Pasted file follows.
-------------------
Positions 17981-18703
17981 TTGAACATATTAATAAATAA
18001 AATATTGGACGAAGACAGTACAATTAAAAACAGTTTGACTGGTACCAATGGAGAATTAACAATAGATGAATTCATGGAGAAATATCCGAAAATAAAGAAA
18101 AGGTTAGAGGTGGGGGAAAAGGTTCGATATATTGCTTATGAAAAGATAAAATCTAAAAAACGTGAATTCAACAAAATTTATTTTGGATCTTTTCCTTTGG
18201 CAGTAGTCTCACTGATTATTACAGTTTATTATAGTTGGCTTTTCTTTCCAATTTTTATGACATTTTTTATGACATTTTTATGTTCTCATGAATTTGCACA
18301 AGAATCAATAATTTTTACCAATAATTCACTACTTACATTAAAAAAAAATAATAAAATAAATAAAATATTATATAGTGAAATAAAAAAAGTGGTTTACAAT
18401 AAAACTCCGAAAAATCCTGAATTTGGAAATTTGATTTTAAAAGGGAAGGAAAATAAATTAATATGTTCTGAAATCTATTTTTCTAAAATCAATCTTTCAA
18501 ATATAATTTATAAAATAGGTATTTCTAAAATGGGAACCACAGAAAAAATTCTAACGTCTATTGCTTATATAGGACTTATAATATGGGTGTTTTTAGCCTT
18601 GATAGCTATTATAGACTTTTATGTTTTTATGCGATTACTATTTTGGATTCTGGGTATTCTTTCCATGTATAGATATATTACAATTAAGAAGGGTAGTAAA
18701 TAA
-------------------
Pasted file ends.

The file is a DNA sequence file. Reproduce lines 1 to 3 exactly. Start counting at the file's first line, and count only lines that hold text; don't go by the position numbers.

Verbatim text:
Positions 17981-18703
17981 TTGAACATATTAATAAATAA
18001 AATATTGGACGAAGACAGTACAATTAAAAACAGTTTGACTGGTACCAATGGAGAATTAACAATAGATGAATTCATGGAGAAATATCCGAAAATAAAGAAA